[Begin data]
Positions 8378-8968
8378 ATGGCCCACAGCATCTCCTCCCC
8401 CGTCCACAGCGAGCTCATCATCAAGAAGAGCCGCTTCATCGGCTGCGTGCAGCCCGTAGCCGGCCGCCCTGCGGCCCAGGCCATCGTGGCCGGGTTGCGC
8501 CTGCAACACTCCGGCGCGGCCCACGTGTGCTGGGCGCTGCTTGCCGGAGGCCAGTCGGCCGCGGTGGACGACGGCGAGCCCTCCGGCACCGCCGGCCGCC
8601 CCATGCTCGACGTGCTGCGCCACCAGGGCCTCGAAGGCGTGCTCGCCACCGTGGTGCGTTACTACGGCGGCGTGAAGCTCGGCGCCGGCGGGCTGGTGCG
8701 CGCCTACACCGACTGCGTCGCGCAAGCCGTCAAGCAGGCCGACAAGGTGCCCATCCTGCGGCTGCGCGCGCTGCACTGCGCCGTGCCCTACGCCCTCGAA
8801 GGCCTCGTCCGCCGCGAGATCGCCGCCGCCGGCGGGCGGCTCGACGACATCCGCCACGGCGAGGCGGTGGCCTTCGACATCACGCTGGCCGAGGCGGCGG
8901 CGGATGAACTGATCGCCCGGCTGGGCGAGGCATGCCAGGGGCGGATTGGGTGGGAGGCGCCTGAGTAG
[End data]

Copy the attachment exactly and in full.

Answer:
Positions 8378-8968
8378 ATGGCCCACAGCATCTCCTCCCC
8401 CGTCCACAGCGAGCTCATCATCAAGAAGAGCCGCTTCATCGGCTGCGTGCAGCCCGTAGCCGGCCGCCCTGCGGCCCAGGCCATCGTGGCCGGGTTGCGC
8501 CTGCAACACTCCGGCGCGGCCCACGTGTGCTGGGCGCTGCTTGCCGGAGGCCAGTCGGCCGCGGTGGACGACGGCGAGCCCTCCGGCACCGCCGGCCGCC
8601 CCATGCTCGACGTGCTGCGCCACCAGGGCCTCGAAGGCGTGCTCGCCACCGTGGTGCGTTACTACGGCGGCGTGAAGCTCGGCGCCGGCGGGCTGGTGCG
8701 CGCCTACACCGACTGCGTCGCGCAAGCCGTCAAGCAGGCCGACAAGGTGCCCATCCTGCGGCTGCGCGCGCTGCACTGCGCCGTGCCCTACGCCCTCGAA
8801 GGCCTCGTCCGCCGCGAGATCGCCGCCGCCGGCGGGCGGCTCGACGACATCCGCCACGGCGAGGCGGTGGCCTTCGACATCACGCTGGCCGAGGCGGCGG
8901 CGGATGAACTGATCGCCCGGCTGGGCGAGGCATGCCAGGGGCGGATTGGGTGGGAGGCGCCTGAGTAG